Cell surface proteins can have pro- and anti-angiogenic face

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Discovery could lead to methods to halt tumor growth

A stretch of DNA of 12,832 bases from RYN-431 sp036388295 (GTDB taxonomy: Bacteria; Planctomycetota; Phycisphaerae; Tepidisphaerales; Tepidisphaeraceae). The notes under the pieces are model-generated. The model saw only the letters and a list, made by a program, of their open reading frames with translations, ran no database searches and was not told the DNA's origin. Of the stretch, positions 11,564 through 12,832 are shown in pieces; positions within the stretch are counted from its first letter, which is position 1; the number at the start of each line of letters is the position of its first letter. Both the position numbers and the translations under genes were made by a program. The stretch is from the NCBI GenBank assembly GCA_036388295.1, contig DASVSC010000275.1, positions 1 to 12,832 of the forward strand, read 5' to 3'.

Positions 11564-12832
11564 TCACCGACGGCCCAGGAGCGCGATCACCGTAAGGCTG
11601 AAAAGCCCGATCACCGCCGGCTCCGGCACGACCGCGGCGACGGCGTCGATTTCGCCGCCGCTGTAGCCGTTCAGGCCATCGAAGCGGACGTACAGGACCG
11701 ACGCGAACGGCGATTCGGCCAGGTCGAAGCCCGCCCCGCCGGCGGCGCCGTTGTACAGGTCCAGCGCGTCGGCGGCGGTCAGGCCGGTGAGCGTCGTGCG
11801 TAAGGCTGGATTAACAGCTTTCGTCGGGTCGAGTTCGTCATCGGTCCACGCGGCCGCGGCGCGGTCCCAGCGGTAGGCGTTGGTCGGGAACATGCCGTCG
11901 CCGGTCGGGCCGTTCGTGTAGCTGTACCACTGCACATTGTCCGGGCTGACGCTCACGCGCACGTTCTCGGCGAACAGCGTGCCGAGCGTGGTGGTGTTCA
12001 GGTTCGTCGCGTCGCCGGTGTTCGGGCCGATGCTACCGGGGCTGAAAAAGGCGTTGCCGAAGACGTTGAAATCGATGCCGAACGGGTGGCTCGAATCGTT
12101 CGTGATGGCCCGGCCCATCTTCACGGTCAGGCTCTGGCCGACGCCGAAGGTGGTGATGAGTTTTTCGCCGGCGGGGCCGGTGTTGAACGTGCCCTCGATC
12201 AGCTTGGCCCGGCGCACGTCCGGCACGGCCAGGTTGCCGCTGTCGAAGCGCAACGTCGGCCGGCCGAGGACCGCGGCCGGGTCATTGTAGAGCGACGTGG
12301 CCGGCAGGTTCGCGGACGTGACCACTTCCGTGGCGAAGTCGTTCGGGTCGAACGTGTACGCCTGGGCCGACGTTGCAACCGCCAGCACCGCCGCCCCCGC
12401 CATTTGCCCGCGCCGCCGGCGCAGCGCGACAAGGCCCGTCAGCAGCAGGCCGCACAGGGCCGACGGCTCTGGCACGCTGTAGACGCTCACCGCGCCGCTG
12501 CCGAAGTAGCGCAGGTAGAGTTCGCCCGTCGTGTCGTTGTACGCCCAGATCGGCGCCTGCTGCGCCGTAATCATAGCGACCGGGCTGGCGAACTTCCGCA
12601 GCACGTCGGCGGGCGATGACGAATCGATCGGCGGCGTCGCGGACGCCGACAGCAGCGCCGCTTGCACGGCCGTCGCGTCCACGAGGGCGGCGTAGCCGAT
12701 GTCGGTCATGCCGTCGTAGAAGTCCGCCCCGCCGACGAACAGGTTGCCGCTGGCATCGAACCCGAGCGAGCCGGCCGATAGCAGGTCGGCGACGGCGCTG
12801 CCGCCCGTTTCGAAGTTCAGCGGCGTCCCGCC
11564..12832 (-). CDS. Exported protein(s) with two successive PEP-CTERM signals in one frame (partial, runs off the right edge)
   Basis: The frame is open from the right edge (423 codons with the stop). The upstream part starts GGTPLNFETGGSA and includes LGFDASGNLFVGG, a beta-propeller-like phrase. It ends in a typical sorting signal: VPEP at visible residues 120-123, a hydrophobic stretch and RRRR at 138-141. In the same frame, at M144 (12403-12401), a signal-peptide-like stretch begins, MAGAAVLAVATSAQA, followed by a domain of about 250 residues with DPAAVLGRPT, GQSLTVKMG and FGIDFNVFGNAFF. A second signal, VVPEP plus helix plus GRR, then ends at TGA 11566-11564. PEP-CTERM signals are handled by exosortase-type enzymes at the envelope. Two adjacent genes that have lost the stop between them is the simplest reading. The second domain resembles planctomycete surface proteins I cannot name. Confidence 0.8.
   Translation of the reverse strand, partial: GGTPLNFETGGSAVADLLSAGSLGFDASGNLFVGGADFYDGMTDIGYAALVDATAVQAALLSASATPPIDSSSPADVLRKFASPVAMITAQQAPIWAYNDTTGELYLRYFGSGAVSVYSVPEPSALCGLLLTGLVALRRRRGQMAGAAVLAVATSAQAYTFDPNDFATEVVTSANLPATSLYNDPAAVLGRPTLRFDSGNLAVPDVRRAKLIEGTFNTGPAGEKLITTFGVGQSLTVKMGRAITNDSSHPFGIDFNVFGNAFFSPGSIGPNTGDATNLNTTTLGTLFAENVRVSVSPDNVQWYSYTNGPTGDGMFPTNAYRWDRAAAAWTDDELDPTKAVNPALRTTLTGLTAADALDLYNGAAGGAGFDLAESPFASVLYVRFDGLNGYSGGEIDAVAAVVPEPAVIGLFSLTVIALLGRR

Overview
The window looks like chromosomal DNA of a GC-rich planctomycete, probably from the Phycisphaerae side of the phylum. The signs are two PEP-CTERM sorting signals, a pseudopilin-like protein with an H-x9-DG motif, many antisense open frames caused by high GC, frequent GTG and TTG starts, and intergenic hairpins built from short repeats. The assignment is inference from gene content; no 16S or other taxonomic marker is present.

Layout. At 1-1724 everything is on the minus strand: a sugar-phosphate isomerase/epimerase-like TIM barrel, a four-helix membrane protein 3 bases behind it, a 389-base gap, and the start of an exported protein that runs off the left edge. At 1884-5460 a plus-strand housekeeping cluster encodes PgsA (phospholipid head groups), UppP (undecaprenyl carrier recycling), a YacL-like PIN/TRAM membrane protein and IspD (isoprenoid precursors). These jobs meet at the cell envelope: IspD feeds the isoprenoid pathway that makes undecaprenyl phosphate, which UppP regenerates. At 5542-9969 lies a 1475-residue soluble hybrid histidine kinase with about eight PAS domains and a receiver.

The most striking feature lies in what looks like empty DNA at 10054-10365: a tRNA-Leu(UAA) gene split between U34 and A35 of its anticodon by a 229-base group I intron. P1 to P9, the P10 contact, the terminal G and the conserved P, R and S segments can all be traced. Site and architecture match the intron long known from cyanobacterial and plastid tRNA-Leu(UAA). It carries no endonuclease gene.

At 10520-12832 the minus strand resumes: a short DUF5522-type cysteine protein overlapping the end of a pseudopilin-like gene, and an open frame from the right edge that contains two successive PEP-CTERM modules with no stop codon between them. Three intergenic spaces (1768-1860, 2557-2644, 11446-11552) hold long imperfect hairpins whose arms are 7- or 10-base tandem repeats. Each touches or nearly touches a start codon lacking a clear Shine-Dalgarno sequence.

Angiogenesis is the process by which cancer tumors develop a network of blood vessels to feed them, so that they may continue their growth. The strategy that cancer cells use to attract blood vessels to them involves a series of chemical messages. Researchers think of this as a type of cellular kidnapping, luring the blood cells with growth factors, which one writer describes as a kind of “biological candy.” According to theory, if cells were treated in a way that they were immune to the lure of the growth factors, then angiogenesis would stop and cancer tumors would die. Much research is going on in this area. However, a Harvard Medical School research team has discovered that things aren’t quite that simple. The relevant proteins, called integrins, are not just responsible for promoting angiogenesis, they also work to turn it off. “The paradigm is emerging that the integrins responsible for angiogenesis are also responsible for stopping it,” said Raghu Kalluri, Harvard Medical School associate professor at Beth Israel Deaconess Medical Center. To block integrins entirely would be to close off the body’s own anti-angiogenic efforts.